As you build, the tiny house will take on various appearances. When the wall frames are raised, the tiny house looks amazing. It just transformed from a flat trailer to a stick figure outline of the house!
Then the sheathing goes on and the house looks smaller all of a sudden. You can no longer see into the house and all of the internal components. Now it just looks like a small box on wheels.
Then the roof goes on and the windows are cut out, and it begins to look like a tiny wooden house on a set of wheels. At this point, the neighbors of the property you are building on will come over to see what you are making and tell you how awesome it looks! It seems that everyone has seen a tiny house show and they have enjoyed watching you build so far.
Then the wrapping goes on the house, and everything changes. Your cute wooden tiny house now looks like a black smudge in the yard. Neighbors will no longer ask to see the progress, but instead ask where the tiny house will be stored after it is completed.
The black tar paper will begin to fade in the sun and make the whole tiny house look like crap. I got married after this step and was not around for almost a month and the tar paper faded while the tarp on the roof began to tear.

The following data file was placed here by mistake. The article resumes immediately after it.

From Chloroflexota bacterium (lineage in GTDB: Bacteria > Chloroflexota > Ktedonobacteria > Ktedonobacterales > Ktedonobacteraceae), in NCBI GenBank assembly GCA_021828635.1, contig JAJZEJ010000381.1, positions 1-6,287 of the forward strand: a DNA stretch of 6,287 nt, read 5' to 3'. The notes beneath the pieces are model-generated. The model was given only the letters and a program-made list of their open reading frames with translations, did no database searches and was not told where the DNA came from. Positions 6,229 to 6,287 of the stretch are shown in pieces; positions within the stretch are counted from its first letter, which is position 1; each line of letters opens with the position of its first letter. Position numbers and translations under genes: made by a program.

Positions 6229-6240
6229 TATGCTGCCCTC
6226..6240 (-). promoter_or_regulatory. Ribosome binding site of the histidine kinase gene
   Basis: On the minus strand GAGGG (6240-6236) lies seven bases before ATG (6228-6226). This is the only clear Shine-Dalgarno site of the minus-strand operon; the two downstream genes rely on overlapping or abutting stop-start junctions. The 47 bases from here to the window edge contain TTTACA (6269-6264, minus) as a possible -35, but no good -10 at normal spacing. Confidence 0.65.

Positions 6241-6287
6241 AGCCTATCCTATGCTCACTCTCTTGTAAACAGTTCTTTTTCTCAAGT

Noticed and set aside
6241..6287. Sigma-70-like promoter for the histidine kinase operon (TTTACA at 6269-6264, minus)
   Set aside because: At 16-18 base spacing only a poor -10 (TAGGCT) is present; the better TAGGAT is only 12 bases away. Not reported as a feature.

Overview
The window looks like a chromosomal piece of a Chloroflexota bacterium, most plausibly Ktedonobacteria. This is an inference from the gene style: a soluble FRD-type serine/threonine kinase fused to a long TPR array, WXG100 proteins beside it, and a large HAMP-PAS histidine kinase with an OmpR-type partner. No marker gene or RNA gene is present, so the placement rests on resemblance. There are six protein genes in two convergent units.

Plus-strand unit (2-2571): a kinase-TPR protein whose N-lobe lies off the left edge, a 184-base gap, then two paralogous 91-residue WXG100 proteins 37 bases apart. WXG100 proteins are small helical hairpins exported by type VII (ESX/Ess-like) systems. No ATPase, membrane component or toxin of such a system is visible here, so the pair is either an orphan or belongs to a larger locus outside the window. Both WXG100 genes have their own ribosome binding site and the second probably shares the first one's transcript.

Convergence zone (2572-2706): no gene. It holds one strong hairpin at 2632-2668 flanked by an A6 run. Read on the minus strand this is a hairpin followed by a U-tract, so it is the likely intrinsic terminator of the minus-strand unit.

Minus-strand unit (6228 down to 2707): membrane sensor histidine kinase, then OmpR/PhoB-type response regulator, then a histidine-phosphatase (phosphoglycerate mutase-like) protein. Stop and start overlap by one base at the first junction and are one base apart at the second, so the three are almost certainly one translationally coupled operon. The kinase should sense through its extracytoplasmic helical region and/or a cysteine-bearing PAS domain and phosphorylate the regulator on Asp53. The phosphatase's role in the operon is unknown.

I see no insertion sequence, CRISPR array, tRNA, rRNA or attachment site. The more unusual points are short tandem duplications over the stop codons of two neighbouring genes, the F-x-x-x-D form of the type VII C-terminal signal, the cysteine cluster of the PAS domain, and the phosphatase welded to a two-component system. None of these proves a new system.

Once I returned to construction, I cut the tar paper over the window holes and set the windows into the frames. At this point, the neighbors approval of the project returned slightly, but they were still not thrilled. Then the magic of siding was realized.
All of a sudden, the tiny house looks magical once more! It only took a few hours of work to transform the tiny house from a fading collection of tar paper to a gorgeous tiny house.
The siding I am putting on is coated in primer, which gives it the gray appearance. Even though this is not a very pleasing color, I received many positive comments on the choice of color for the siding because it was such a great improvement over the aging tar paper.